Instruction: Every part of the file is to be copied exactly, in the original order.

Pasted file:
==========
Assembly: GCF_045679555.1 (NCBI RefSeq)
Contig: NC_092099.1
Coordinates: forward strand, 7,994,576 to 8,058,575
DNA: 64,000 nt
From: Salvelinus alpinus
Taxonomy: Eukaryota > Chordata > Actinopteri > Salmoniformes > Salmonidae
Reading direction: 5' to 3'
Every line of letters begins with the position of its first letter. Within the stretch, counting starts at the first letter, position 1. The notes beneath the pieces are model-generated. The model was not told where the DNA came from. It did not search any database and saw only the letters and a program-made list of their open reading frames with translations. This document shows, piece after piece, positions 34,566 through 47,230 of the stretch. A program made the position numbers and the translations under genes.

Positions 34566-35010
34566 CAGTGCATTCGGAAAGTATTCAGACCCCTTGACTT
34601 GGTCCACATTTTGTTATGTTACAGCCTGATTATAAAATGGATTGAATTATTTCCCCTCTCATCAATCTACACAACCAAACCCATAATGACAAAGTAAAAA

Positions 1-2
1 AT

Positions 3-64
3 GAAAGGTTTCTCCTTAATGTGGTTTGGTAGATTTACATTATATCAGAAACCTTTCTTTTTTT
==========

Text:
Assembly: GCF_045679555.1 (NCBI RefSeq)
Contig: NC_092099.1
Coordinates: forward strand, 7,994,576 to 8,058,575
DNA: 64,000 nt
From: Salvelinus alpinus
Taxonomy: Eukaryota > Chordata > Actinopteri > Salmoniformes > Salmonidae
Reading direction: 5' to 3'
Every line of letters begins with the position of its first letter. Within the stretch, counting starts at the first letter, position 1. The notes beneath the pieces are model-generated. The model was not told where the DNA came from. It did not search any database and saw only the letters and a program-made list of their open reading frames with translations. This document shows, piece after piece, positions 34,566 through 47,230 of the stretch. A program made the position numbers and the translations under genes.

Positions 34566-35010
34566 CAGTGCATTCGGAAAGTATTCAGACCCCTTGACTT
34601 GGTCCACATTTTGTTATGTTACAGCCTGATTATAAAATGGATTGAATTATTTCCCCTCTCATCAATCTACACAACCAAACCCATAATGACAAAGTAAAAA

Positions 1-2
1 AT

Positions 3-64
3 GAAAGGTTTCTCCTTAATGTGGTTTGGTAGATTTACATTATATCAGAAACCTTTCTTTTTTT